How To Help Low-Wage DC Workers

A blog about business and economics.
July 10 2013 11:20 AM

How To Help Low-Wage DC Workers

Fishing is not a great DC-area career, but perhaps a fun hobby.


I'm not enthusiastic about the Walmart living wage bill, but the impulse from some of the Council members to want to do more to help low-wage workers living in the District is obviously admirable. But the starting point for analysis here has to be the fact that low wages are just the tip of the iceberg of a larger labor market problem. If you look at the DC metropolitan area it has one of the strongest labor markets in the country with just a 5.6 percent unemployment rate. That kind of low unemployment ought to be laying a foundation for rising wages. But unemployment in the District proper is much higher at 8.3 percent and that unemployment is broadly segmented by education level (PDF) with college graduates facing an unemployment rate of 3.4 percent or lower while those with no college education face an unemployment rate that's more like 20 percent.

That's a disaster. Clearly the local economy is not creating many job opportunities for working class people even at a time when the regional economy is doing well.


So you have to think about what kind of measures would create working class job opportunities. We're not realistically going to start sprouting factories, but given the high price of land in the city we could easily sprout skyscrapers if the rules were changed. In the short-term, that's construction jobs. In the longer-term, it's more jobs staffing the buildings and the much larger quantity of ground-floor retail that a higher-density downtown would support. A particularly job-heavy kind of downtown structure would be more hotels. DC has a lot of great free tourist attractions thanks to our status as national capital, but it's a very expensive hotel market which deters visitors or pushing them into remote places. The city should also knock off the liquor licens moratoriums and instead act to streamline the permitting process to get new bars and restaurants off the ground. We could go even further by upzoning in residential neighborhoods which would create even more construction jobs and reduce the cost of living.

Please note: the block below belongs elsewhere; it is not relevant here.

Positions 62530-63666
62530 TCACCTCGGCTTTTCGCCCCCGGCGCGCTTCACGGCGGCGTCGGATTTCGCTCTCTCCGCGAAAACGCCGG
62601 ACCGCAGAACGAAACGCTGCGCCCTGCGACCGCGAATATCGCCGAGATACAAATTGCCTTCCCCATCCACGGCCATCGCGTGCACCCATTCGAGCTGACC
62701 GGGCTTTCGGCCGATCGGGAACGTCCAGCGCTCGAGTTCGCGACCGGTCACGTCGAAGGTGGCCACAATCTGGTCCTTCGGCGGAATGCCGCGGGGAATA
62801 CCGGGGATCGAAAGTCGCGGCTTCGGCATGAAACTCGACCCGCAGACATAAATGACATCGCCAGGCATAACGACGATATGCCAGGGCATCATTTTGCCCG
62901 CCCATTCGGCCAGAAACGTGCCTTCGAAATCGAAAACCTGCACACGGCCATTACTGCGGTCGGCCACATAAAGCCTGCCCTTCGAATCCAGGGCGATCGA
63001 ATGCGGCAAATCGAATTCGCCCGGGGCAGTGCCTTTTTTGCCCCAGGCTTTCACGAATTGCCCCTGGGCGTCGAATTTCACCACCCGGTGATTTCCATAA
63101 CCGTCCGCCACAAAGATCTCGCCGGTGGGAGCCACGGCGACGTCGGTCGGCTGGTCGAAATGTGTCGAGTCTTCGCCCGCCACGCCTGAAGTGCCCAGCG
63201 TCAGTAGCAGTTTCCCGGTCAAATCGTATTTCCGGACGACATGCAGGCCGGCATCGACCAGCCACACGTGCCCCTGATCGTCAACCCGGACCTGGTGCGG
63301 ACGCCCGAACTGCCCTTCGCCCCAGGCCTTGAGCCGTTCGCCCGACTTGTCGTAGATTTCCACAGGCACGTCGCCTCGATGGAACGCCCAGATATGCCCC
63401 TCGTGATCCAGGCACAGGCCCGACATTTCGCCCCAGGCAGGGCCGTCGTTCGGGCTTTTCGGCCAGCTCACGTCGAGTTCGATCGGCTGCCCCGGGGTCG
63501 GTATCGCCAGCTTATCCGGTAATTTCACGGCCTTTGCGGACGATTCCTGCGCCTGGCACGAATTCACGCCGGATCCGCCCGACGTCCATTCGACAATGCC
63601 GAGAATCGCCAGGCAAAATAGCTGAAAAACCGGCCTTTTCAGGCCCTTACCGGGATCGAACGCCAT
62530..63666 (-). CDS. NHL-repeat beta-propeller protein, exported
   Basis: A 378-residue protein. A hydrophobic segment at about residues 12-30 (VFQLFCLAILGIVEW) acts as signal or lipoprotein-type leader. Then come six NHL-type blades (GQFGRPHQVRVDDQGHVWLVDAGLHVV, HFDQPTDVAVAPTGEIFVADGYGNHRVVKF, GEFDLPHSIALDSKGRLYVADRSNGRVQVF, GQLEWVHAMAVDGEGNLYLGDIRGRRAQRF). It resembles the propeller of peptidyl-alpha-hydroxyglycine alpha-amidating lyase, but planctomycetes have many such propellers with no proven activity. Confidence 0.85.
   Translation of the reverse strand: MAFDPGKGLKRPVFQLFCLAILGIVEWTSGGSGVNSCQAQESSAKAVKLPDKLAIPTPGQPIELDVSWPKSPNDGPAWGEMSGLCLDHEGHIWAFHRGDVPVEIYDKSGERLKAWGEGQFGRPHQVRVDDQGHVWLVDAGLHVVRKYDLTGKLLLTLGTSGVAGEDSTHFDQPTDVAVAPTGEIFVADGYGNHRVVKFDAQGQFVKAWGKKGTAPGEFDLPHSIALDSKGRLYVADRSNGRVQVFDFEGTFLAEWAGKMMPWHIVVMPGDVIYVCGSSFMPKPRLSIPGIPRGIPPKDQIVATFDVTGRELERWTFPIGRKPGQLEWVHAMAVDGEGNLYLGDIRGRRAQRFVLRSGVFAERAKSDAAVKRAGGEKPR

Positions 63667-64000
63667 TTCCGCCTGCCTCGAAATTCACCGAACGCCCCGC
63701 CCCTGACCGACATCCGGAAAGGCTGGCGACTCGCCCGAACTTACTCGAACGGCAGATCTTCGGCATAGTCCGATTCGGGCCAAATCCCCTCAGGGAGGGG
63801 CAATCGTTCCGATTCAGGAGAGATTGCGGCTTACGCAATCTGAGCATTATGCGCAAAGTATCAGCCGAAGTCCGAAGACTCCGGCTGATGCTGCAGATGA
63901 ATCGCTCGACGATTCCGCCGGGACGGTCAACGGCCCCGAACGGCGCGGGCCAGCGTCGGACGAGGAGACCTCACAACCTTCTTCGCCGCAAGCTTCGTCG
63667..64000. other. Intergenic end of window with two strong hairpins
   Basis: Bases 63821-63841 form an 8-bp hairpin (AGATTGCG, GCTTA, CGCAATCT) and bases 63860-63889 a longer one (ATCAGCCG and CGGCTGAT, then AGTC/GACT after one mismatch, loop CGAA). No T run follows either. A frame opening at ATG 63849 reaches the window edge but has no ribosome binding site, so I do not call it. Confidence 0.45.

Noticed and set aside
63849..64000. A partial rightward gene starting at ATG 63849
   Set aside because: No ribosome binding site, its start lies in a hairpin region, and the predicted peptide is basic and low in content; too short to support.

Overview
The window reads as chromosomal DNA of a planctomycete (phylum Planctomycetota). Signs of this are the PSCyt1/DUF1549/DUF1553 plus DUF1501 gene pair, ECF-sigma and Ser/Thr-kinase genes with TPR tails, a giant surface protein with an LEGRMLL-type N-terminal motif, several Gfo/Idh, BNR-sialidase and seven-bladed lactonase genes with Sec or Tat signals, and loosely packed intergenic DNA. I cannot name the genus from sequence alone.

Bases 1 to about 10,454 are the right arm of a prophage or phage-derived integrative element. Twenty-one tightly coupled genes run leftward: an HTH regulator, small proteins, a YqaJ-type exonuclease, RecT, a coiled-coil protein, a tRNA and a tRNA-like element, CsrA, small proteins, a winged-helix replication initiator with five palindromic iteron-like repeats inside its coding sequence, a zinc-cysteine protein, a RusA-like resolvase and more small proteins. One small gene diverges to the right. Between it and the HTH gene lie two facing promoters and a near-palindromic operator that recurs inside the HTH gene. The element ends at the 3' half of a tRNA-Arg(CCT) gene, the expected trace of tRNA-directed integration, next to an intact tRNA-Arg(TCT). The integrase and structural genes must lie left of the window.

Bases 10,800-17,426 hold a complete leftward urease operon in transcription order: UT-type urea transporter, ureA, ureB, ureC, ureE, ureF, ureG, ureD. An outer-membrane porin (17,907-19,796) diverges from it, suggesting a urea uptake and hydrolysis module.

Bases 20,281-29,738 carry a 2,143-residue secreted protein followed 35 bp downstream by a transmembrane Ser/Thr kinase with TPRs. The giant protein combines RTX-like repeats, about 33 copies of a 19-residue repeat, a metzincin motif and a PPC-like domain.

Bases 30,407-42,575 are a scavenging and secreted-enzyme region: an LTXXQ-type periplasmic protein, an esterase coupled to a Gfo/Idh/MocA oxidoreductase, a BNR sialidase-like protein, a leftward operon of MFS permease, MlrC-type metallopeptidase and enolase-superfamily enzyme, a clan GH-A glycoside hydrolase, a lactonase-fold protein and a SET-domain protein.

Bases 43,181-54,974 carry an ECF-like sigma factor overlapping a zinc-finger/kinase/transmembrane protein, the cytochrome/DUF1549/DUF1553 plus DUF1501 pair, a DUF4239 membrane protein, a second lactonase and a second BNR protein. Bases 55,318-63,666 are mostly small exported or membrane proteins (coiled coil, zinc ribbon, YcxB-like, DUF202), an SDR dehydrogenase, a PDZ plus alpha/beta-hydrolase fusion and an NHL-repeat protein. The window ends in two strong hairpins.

All that stuff would also have the benefit of increasing tax revenue, which could be used to cut the regressive sales tax and to hire more bus drivers—both moves that will boost low-income living standards as well as directly creating a few jobs. A modest across-the-board minimum wage increase (as opposed to the large but extremely narrow one in the Large Retailer Accountability Act) is worth considering.

But if we have 20 percent unemployment for people who haven't gone to college even while the market for college-educated labor is booming, there's something fundamentally wrong with the labor market. There are lots of simple free steps the city government could take to boost employment in the construction, hotel, food service, and retail sectors that would do a lot to close this gap.

Matthew Yglesias is the executive editor of Vox and author of The Rent Is Too Damn High.



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